Music routines (MIDI)

Allegro allows you to play MIDI files. MIDI files basically contain notes and the type of instrument that is meant to play them, so they are usually very small in size. However, it's up to the soundcard of the end user to play the notes, and soundcards have been historically known to have poor MIDI performance (at least those oriented to the consumer market). Few consumer cards feature decent MIDI playback. Still, as a game creator you can never be sure if the music of your game will be played as you meant it, because it totally depends on the hardware of the user.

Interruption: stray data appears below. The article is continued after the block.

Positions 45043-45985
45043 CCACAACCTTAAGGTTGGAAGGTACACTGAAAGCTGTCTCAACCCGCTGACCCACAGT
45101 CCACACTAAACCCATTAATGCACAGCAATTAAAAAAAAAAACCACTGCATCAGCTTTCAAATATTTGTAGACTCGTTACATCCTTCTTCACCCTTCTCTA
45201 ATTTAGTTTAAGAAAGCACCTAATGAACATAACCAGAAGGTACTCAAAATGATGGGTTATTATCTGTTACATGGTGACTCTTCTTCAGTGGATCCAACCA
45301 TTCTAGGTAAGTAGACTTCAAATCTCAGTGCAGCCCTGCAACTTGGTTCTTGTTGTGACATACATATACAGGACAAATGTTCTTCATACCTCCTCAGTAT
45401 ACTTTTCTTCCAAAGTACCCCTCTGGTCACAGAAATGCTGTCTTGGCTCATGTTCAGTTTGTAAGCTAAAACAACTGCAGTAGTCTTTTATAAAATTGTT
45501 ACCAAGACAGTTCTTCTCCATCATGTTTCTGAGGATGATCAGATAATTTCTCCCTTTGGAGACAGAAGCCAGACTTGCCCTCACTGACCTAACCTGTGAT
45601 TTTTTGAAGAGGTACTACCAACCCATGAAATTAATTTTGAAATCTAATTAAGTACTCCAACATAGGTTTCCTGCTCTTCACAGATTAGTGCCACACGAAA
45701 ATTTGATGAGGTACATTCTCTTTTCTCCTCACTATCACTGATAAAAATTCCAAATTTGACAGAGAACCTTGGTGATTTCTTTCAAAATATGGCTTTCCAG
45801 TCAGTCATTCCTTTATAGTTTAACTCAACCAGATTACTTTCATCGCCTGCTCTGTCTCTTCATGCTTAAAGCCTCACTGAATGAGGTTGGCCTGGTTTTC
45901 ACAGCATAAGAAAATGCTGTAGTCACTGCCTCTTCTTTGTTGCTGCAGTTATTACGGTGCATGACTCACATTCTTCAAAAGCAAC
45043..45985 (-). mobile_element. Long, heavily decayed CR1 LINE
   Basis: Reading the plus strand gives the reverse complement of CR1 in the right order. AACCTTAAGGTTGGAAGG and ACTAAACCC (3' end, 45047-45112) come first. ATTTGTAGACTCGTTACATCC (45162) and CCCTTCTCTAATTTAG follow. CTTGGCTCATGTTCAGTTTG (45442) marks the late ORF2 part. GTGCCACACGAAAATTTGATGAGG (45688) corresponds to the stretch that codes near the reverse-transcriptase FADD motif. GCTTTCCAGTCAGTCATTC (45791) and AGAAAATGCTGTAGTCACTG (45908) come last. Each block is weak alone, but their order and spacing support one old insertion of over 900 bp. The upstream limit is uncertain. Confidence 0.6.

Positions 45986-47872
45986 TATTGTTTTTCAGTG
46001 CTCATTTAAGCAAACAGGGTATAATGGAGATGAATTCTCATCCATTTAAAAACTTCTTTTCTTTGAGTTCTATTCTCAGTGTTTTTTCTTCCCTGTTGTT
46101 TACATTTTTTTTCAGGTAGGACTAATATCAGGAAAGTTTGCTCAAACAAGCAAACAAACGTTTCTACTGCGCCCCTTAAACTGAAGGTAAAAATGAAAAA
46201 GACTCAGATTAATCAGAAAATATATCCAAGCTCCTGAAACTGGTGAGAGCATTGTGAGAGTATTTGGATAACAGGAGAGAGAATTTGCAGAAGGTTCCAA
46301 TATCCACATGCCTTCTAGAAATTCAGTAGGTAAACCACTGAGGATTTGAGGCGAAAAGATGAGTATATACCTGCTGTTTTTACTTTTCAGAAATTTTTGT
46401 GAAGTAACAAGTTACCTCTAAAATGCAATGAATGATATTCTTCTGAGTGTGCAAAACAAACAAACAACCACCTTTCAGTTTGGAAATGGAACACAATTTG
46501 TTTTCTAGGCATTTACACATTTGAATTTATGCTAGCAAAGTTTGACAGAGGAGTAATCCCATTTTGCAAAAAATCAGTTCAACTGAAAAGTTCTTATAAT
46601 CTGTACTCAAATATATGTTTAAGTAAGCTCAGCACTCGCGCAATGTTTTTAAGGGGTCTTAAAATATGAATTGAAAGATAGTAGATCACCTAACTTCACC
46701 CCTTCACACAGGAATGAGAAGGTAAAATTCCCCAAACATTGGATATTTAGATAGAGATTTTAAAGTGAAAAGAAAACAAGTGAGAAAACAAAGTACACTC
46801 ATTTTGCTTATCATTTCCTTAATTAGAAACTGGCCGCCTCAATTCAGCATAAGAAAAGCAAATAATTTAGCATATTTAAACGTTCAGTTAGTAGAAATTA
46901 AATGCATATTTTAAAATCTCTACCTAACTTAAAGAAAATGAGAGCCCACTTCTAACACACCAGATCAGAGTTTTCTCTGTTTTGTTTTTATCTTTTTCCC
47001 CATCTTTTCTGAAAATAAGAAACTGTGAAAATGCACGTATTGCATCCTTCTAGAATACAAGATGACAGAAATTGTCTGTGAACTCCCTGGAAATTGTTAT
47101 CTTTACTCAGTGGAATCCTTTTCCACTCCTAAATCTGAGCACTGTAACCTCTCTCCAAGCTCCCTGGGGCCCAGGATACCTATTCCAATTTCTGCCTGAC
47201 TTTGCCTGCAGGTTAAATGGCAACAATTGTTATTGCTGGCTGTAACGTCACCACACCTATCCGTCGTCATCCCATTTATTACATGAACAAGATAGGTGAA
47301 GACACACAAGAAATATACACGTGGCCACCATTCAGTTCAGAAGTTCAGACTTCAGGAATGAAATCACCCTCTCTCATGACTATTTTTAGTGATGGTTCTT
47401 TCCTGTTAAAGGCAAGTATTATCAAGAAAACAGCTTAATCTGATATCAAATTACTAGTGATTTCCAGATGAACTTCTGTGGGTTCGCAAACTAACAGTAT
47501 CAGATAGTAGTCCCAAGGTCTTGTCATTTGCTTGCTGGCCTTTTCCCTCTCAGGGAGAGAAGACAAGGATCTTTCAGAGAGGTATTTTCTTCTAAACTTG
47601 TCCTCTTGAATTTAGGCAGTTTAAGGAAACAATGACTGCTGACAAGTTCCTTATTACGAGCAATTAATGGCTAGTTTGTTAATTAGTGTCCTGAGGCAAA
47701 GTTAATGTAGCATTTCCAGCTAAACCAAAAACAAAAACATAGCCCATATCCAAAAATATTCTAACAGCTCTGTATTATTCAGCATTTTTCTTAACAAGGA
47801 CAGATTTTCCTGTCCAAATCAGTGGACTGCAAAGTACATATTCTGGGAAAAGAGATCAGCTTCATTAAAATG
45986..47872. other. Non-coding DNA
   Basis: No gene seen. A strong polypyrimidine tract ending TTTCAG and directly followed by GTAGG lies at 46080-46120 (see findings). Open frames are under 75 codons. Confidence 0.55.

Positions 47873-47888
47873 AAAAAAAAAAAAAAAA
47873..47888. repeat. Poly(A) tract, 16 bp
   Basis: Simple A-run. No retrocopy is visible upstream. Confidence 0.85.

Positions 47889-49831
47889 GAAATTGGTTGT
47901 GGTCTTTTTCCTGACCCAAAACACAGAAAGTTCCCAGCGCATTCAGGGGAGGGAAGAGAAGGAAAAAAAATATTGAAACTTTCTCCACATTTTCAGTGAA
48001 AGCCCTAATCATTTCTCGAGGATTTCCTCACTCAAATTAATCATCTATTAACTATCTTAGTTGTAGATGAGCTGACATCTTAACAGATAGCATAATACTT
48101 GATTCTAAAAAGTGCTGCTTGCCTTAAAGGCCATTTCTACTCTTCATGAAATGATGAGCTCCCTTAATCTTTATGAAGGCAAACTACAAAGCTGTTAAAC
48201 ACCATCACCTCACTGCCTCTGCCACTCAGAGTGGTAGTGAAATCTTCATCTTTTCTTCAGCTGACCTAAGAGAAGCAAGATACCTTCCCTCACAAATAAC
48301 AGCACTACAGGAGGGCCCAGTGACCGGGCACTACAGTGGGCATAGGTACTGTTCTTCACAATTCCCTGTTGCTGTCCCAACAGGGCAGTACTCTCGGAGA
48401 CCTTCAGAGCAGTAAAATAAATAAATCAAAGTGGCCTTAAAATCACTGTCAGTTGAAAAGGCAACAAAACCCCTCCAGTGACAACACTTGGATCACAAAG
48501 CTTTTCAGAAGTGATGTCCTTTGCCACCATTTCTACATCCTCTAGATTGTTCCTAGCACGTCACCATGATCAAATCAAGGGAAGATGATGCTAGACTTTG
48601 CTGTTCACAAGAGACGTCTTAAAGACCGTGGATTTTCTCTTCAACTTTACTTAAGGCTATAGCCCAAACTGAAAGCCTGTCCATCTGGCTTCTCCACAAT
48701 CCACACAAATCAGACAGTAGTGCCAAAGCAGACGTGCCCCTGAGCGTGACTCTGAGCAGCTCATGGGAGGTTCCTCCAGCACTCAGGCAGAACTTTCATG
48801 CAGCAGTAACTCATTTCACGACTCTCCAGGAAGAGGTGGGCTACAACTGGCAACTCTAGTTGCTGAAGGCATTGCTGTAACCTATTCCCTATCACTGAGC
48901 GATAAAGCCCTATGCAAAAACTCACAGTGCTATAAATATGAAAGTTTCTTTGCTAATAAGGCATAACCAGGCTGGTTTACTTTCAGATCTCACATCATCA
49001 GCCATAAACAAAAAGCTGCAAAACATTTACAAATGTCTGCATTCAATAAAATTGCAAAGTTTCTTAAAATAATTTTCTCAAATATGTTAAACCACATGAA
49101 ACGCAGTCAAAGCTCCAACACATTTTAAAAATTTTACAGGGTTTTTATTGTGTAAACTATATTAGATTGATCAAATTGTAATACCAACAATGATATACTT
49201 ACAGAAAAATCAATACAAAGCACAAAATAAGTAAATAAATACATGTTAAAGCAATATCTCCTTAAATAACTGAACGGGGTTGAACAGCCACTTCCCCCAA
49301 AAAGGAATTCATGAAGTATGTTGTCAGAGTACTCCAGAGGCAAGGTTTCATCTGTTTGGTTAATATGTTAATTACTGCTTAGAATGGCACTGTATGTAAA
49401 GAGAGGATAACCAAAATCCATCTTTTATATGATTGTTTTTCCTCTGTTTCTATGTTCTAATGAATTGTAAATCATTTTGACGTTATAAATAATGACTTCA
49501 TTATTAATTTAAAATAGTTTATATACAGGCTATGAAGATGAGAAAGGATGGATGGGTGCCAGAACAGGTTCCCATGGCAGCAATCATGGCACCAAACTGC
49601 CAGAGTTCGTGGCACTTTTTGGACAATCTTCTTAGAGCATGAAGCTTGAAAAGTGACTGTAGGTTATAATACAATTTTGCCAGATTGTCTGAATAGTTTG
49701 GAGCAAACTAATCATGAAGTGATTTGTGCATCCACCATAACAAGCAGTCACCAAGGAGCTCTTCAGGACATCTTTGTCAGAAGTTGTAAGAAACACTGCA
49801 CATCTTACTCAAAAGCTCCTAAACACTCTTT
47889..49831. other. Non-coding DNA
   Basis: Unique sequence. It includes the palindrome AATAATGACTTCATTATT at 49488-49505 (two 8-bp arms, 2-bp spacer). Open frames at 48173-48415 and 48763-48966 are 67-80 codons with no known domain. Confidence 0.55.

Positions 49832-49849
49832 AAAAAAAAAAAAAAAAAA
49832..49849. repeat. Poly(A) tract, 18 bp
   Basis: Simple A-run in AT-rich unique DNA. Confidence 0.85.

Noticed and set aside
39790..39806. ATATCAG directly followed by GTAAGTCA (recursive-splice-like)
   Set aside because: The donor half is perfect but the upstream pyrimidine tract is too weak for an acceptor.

For this reason Allegro also provides a DIGMID driver. This is a software implementation of the so called Wavetable synthesis. Soundcards featuring this store digital samples of real instruments at different pitches, interpolating those that are not recorded, thus achieving a high sound quality. Implementing this in software makes you sure that the quality you hear on your computer is that which will be heard by end users using the same driver.

The disadvantage of the DIGMID driver is that it uses more CPU than simple MIDI playback, and it steals some hardware voices from the soundcard, which might be more critical for the end user experience than the background music. At the Allegro homepage ( you can find more information about DIGMID and where to download digital samples for your MIDI files.